The importance of mental health self-care for youth in a post-COVID-lockdown world
When New Zealand went into lockdown in 2020, our world of weddings, conferences and large whānau gatherings came to a sudden halt. For our rangatahi youth, this translated into disruptions for school camps, sporting events and balls.
While the days of lockdowns are gone, 2022 has in some ways been a more challenging year, with ongoing winter illnesses leading to a turbulent mix of attendance, the uncertainty of staffing and a combination of online and face-to-face learning.
Helping our young people to understand and navigate their mental health and build resilience is core to supporting them through this turbulence.
Positive mental health is often connected to having a sense of purpose, knowing who we are, being able to do the things that matter to us and feeling connected to others. This is linked to resilience, which is having positive ways to deal with your feelings, recover from things that impact you and enjoy life even when things are hard.
It’s important to know, though, that having positive mental health overall doesn’t mean you’re excluded from experiencing mental distress.
Our hauora is not individual. It’s a weaving together of our whānau, our whakapapa, our connection to the world around us and our beliefs. This helps us form an identity that connects us to our past, grounds us in our present and lifts us up to the opportunities our future holds.
It means that we’re a part of something bigger than ourselves, and within this, we can find people who care and support, stories that uplift us and help us to feel connected and heard, and a sense of belonging and acceptance of who we are.
Your mental health is closely linked to how you think and feel about yourself and others, how you create and manage relationships and friendships and the ways that you’re able to cope with the ups and downs of emotions that you face in your everyday life.
Where to get help in a mental health crisis:
If you’re thinking about harming yourself or are having suicidal thoughts, call Lifeline on 0508 82 88 65 now to talk to someone who cares and can support you. Visit www.lifeline.org.nz to learn more.
Why apps are important self-care tools:
Apps hold amazing potential as mental health and wellbeing tools. You can carry them everywhere, engage with them in real-time as you’re experiencing distress, and interact with them in a completely different way from other self-help tools.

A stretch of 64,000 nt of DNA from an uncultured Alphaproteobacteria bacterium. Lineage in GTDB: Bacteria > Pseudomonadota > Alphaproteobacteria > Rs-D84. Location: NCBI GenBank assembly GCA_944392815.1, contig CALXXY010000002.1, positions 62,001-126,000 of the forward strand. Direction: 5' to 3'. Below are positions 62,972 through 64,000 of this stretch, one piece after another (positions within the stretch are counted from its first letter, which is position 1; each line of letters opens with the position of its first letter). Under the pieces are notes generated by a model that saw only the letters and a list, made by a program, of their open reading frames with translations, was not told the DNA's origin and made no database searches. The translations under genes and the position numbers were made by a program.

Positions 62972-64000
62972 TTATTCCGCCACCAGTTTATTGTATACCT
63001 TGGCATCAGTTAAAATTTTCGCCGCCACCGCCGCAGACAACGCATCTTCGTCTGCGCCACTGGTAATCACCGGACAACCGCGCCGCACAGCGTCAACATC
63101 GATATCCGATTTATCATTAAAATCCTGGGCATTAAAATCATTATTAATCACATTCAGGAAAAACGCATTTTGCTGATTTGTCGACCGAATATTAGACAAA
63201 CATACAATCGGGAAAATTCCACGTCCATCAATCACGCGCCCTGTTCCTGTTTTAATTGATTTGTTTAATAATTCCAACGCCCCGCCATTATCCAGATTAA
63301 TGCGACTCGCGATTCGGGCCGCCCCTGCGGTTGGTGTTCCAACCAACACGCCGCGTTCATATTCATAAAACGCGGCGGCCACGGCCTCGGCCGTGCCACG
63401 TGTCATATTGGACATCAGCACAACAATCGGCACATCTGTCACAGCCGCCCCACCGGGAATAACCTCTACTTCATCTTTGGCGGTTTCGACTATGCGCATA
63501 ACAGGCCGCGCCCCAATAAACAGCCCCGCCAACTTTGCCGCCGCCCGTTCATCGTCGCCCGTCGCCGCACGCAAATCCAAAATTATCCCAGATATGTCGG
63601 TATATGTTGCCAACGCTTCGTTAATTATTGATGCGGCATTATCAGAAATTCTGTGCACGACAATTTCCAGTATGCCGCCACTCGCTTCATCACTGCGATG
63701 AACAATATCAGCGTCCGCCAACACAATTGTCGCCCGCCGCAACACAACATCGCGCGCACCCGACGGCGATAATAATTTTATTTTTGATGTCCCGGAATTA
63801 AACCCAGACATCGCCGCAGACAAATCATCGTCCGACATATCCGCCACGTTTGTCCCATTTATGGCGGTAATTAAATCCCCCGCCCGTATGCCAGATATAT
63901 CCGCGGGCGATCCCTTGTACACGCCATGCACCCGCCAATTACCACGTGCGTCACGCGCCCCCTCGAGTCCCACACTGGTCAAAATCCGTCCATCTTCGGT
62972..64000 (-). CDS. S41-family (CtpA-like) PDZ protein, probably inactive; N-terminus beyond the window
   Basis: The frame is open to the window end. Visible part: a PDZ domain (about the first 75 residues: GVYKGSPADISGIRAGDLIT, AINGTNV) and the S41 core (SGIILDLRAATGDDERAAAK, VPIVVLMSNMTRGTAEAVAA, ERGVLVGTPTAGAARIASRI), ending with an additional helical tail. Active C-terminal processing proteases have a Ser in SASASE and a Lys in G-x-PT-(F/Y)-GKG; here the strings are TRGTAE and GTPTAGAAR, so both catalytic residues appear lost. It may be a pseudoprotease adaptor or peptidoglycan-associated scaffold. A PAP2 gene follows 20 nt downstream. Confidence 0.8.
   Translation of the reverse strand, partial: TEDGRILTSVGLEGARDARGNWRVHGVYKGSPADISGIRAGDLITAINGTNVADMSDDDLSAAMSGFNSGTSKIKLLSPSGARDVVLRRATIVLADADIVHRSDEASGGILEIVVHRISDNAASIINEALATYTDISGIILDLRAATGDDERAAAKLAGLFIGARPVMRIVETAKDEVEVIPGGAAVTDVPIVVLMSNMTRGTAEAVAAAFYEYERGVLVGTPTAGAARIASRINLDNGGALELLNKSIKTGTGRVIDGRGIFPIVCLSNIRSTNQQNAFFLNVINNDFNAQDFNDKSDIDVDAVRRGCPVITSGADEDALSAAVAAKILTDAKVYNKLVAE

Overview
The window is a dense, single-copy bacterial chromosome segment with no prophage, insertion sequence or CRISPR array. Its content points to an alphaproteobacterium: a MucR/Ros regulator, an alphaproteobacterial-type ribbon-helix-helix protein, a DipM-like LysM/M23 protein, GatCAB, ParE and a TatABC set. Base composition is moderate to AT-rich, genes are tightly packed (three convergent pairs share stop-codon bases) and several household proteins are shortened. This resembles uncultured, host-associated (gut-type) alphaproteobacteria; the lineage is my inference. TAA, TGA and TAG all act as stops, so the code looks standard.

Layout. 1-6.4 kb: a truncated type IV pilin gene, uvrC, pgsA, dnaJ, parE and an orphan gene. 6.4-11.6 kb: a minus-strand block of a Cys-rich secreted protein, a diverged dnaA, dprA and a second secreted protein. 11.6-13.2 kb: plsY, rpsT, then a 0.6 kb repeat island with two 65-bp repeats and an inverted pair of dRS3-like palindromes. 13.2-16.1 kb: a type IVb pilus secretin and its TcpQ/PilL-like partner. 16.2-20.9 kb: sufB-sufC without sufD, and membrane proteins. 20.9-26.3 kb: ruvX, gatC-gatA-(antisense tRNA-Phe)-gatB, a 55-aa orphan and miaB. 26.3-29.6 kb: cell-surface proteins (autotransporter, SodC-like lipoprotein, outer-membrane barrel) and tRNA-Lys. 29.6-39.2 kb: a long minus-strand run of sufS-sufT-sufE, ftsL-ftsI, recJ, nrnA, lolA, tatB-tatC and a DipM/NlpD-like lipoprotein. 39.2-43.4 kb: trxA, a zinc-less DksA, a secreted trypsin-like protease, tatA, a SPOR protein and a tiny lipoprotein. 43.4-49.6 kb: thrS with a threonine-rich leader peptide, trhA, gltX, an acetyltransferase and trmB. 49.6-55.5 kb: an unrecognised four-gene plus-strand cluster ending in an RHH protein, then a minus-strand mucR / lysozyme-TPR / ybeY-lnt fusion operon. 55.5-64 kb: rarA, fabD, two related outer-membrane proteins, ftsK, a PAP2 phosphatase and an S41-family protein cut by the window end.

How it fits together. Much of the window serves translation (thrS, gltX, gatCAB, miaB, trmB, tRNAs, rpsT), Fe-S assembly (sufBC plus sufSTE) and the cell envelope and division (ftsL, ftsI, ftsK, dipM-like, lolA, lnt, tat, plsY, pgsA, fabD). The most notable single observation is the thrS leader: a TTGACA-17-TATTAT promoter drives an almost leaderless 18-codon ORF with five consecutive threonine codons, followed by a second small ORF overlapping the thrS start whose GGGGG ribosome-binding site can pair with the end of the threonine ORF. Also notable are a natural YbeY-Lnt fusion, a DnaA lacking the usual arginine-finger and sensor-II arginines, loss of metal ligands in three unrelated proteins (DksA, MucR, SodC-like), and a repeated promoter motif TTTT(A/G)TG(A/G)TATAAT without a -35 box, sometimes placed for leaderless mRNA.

But it is important to remember that apps don’t replace professional help or your doctor’s advice, and there is no current accreditation system for apps that are designed. It’s important to note an app will only be effective if you use it, and you are probably more likely to use something you enjoy using so if you don’t like the look of the app, don’t like the language it uses, or don’t like the things it asks you to do, it’s probably best finding another one.
Some great apps to download and use for free:
- If you or someone close to you is experiencing suicidal thoughts or feelings, having a safety plan can help you get through the tough moments.
- Your safety plan starts with things you can do by yourself, such as thinking about your reasons to live and distracting yourself with enjoyable activities.
- It then moves on to coping strategies and people you can contact for support – your friends, family and health professionals.
- Convenient and confidential, BeyondNow puts your safety plan in your pocket so you can access and edit it at any time.
- Beyond Now is designed to be used as part of your overall mental wellbeing and safety strategy.
- You can also email a copy to trusted friends, family or your health professional to help them support you.
- Provides tasks that help you resist or manage the urge to self-harm.
- Add your own tasks too, it’s completely private and password protected.
- Four categories of tasks target the main reasons for why people self-harm.
- Distract helps to combat the urge by learning self-control.
- Comfort helps to care rather than harm,
- Express, gets those feelings out in a different way.
- The release provides safe alternatives to self-injury.
- Award-winning app developed by Dr Krause, Consultant Clinical Psychologist using ideas from an evidence-based therapy called DBT.
- Learn to identify and manage your ‘emotional mind’ with positive impact and track your progress
- Developed by psychologists and educators to help bring balance to people’s lives.
- Mindfulness meditation is about mental health and looking after the mind.
- Smiling Mind aims to build happier, healthier and more compassionate people.
- A range of programs for both children and adults.
- Designed to assist you in dealing with the pressure, stress and challenges of daily life
- MindShift is an app designed to help teens and young adults cope with anxiety.
- Learn how to relax and develop more helpful ways of thinking.
- Identify active steps that will help you take charge of your anxiety.
- Includes strategies to deal with everyday anxiety, as well as specific tools to tackle exam anxiety, perfectionism, social anxiety, performance anxiety, worry, panic and conflict.
- It can help you change how you think about anxiety.
- Rather than trying to avoid anxiety, you can make an important shift and face it.